Saturday, October 17, 2015

AUTHOR EVENT: THE GAY REVOLUTION


The Gay Revolution:
The Story of the Struggle,
by Lillian Faderman

This Tuesday, Burbank Public Library will host a talk and book signing by Lillian Faderman for her newly published book, The Gay Revolution, at 7:00 p.m. in the auditorium at the Buena Vista Branch.

Booklist writes, “Faderman has crafted an epic yet remarkably intimate work that belongs among the most definitive civil rights titles, LGBT specific or otherwise.... This book is destined to be one of the lasting contributions to the literature of the gay rights movement.” Other reviewers have praised the book as “superbly researched,” and have argued that it will “deservedly become a standard in the field.”

In The Gay Revolution, Lillian Faderman takes a critical look at the sporadic and seemly disparate events that took place over the last 60 years on the road to the decriminalization of gay people in American law and society. She has fashioned those events into a compelling and coherent historical narrative that chronicles the progress towards equal rights for LGBT people. As a pioneer in what is the relatively young field of gay historiography, she has identified the significant actors, organizations, and events of the movement, and has traced the connections and continuities. This is the significant achievement of The Gay Revolution. Faderman has been the first to map a new territory with authority. Her narrative of the movement makes previous accounts of “gay history” seem episodic rather than epic, anecdotal rather than connected. This is why her book is likely to be lasting and important. Subsequent histories that are written of the gay civil rights movement will have to deal with Faderman’s remarkably well argued and deeply researched version of that history. The Gay Revolution may very well be the founding document of contemporary gay historical studies.

 The riots that resulted from police harassment of gays at the
Stonewall Greenwich Village on June 28, 1969 have come to be seen
as a watershed event in the modern  gay civil rights movement.


This book presents a story of one recent (and ongoing) social and political movement in all its complexity. We learn the ways in which that movement was unique, but also about the ways that it was representative of other movements for social and political change in its time. We read here about all the strategic errors and miscues, the rancorous internal divisions and opposing philosophies, the struggle to unite in effective action, the presumed enemies as well as the unexpected ones, the often difficult process of defining goals and creating alliances with other social movements and with those in political power, the moments of impatience and persistence, and the formative power of both defeat and victory.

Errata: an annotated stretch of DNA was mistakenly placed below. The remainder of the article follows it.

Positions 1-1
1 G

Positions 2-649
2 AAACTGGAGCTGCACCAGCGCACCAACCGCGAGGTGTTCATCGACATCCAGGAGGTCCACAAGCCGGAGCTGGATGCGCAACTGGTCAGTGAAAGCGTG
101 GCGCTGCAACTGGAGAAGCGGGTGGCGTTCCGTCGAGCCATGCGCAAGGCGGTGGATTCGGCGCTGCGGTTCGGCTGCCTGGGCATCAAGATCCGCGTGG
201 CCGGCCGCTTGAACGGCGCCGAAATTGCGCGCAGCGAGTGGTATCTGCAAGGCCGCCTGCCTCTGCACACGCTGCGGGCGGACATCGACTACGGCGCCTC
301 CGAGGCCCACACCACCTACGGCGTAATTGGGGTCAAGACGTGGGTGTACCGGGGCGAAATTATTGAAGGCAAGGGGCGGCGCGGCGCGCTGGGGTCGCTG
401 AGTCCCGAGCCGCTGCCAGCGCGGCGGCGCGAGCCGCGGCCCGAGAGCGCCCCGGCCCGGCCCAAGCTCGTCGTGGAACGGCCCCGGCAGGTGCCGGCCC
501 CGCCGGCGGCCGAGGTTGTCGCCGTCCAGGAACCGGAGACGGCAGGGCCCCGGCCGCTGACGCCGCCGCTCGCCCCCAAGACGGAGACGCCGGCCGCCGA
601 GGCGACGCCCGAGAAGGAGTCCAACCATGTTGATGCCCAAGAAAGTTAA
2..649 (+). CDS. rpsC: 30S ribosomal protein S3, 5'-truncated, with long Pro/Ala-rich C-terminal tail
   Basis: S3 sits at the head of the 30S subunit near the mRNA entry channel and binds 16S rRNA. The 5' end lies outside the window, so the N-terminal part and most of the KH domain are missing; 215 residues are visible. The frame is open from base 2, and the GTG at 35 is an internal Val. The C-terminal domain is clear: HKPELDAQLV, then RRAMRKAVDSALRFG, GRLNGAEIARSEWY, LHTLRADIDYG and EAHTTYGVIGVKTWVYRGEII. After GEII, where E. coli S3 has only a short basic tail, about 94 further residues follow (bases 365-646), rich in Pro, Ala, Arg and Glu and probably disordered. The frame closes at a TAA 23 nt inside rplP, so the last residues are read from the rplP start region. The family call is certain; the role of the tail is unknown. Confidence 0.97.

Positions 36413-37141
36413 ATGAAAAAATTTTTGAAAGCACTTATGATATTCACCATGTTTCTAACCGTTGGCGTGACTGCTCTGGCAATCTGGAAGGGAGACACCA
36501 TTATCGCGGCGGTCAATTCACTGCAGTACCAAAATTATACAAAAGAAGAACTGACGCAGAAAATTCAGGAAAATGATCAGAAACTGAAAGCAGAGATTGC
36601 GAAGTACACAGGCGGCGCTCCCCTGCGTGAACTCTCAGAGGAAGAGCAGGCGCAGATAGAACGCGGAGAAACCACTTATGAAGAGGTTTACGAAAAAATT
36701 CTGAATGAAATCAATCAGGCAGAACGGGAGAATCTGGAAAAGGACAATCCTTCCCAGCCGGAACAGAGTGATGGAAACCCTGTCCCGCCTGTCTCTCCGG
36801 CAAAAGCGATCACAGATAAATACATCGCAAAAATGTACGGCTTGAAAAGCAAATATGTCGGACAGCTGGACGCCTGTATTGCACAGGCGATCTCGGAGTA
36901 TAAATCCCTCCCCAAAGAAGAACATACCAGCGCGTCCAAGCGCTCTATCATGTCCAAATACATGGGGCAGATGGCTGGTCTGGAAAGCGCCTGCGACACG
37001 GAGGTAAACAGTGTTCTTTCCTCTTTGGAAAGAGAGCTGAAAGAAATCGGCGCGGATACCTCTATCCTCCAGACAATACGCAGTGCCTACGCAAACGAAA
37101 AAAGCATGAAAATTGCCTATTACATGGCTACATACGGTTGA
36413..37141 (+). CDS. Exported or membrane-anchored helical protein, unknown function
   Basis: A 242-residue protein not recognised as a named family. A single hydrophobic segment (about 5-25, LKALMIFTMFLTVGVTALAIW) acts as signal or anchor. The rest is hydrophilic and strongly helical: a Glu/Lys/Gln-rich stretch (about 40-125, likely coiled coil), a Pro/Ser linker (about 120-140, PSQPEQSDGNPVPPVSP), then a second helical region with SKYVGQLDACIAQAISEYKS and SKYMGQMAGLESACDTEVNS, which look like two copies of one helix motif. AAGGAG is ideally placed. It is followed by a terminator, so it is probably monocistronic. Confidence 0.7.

Anger over the AIDS health crisis and the seeming
indifference of government to address  it or to find
a cure re-engergized the gay civil rights movement
in the early '80s.
The Gay Revolution is engaging on this level, as a look at the politics of a contemporary movement for political change, and the history we read here is perhaps suggestive of the kind of strategic and organizational problems that all activists today must solve in creating effective change. But what makes this ultimately a powerful and moving story is that Faderman has interviewed countless individuals, many unknown to most of us, who were the ones who made this revolution happen, who changed the world. The gay revolution, we come to understand, was not the work of charismatic leaders but rather came about as a result of the activism and courage of millions of LGBT people working for change. They eventually rallied the broad support of their own community, and won a broad base of support among their families and allies. In these times when so many of us feel we are powerless to make a difference, she gives us an uplifting story of what still seems (pinch yourself) a surprising and unlikely triumph.


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